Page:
Estonia has seen a reduction in CO2 emissions totalling more than 46%, a more significant change than any other European country

    We have examined CO2 emissions over the last ten years to determine which European countries are most changing their approach to climate activity.

    CO2 emissions

    1. Estonia – 46.03% reduction in CO2 emissions per capita

    Estonia has made many changes over the years to help reduce carbon emissions, including developing fuel-efficient transport and reforestation measures. These initiatives are paying off, evidenced by a 46.03% reduction in CO2 emissions per capita since 2012.

    2. Luxembourg – 39.96% reduction in CO2 emissions per capita

    Luxembourg appears next in our top three European countries with the most significant change in CO2 emissions. This country may have one of the biggest current CO2 emissions totals, but this figure has reduced by almost 40% since 2012, which is a big step in the right direction.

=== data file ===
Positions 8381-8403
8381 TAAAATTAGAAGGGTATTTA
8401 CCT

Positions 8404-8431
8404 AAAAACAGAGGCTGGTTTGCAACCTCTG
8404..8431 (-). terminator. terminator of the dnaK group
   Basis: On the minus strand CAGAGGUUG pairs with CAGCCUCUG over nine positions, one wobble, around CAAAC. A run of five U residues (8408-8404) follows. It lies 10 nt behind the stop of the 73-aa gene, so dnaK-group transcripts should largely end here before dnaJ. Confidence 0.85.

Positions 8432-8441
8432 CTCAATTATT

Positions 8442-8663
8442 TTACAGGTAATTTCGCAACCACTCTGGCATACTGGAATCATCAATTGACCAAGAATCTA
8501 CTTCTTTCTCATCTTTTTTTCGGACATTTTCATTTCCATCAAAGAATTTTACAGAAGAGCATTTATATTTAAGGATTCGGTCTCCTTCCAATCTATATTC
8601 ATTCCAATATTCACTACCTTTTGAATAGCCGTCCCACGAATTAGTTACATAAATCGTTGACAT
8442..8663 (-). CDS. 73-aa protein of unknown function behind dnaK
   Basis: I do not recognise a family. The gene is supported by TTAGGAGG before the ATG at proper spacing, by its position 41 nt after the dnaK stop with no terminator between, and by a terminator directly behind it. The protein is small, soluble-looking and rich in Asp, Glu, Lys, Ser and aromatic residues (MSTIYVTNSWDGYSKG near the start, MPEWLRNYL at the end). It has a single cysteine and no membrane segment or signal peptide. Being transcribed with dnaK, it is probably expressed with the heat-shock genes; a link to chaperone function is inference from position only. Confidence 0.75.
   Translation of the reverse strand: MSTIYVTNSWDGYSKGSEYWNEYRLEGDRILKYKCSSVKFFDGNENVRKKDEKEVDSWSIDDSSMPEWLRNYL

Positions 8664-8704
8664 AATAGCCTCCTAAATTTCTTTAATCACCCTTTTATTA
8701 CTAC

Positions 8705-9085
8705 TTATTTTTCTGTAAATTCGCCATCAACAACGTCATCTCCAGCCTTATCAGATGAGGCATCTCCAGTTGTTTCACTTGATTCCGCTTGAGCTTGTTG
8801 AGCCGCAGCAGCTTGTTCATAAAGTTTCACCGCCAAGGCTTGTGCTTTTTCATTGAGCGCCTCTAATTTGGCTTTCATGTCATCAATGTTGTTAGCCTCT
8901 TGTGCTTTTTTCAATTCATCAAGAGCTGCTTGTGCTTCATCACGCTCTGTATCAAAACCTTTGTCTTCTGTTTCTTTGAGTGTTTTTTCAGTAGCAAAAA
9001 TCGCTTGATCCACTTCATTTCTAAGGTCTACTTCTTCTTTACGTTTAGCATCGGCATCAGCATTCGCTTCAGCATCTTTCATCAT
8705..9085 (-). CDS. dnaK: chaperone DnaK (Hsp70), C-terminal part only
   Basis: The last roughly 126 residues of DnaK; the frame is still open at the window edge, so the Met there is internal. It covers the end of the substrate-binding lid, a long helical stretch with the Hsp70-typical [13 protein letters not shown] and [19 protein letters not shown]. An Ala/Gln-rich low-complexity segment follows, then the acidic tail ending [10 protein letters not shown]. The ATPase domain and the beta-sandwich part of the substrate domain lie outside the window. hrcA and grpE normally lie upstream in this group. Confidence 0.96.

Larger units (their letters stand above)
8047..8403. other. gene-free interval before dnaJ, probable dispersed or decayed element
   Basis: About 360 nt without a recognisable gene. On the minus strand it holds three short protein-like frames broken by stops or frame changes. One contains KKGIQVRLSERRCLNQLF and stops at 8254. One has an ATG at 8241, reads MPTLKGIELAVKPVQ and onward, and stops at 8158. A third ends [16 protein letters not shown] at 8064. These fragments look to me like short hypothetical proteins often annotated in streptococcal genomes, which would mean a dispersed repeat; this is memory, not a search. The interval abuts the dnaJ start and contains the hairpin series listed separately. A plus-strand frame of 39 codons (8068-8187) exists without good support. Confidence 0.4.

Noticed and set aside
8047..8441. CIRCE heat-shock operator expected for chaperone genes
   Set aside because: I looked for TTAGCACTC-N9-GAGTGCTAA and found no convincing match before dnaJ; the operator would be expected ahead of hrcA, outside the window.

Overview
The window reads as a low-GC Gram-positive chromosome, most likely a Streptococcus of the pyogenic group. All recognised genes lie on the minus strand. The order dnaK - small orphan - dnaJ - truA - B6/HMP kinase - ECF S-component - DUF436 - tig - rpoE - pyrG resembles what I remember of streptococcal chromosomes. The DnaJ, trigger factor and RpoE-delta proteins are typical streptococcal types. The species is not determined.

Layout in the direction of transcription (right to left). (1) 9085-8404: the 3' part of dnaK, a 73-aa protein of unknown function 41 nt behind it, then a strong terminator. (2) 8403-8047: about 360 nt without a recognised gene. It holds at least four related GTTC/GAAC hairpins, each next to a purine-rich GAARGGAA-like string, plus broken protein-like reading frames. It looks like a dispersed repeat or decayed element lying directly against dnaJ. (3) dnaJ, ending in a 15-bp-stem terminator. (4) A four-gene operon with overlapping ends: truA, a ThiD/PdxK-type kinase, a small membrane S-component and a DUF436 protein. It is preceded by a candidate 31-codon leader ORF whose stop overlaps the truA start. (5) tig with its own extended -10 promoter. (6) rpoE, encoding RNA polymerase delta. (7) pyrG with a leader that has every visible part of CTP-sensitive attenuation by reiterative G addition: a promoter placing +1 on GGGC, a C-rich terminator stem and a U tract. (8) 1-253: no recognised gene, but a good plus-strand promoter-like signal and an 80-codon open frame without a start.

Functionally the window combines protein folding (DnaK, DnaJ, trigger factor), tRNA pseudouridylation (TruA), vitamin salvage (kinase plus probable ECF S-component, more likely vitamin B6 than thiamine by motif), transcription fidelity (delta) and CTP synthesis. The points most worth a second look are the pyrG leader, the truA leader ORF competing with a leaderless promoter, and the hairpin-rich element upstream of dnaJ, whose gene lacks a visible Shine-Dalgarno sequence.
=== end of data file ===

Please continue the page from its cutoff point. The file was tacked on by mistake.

3. Malta – 39.24% reduction in CO2 emissions per capita

    Malta is just shy of the second spot on our list. From an average CO2 emission total of 6.48 tCO2 per capita in 2012, this figure has reduced by 39.24% in the last decade to 3.93 tCO2 per capita.

    CO2 emissions

    The Netherlands has more electric vehicle charging points than any other European country, totalling 828 per 100,000 residents

    The Netherlands is firmly cemented as the future of transportation over diesel alternatives, but which countries are doing the most to accommodate electric vehicle charging points?

    Electric vehicle charging points

    1. Netherlands – 828 charging points per 100,000 residents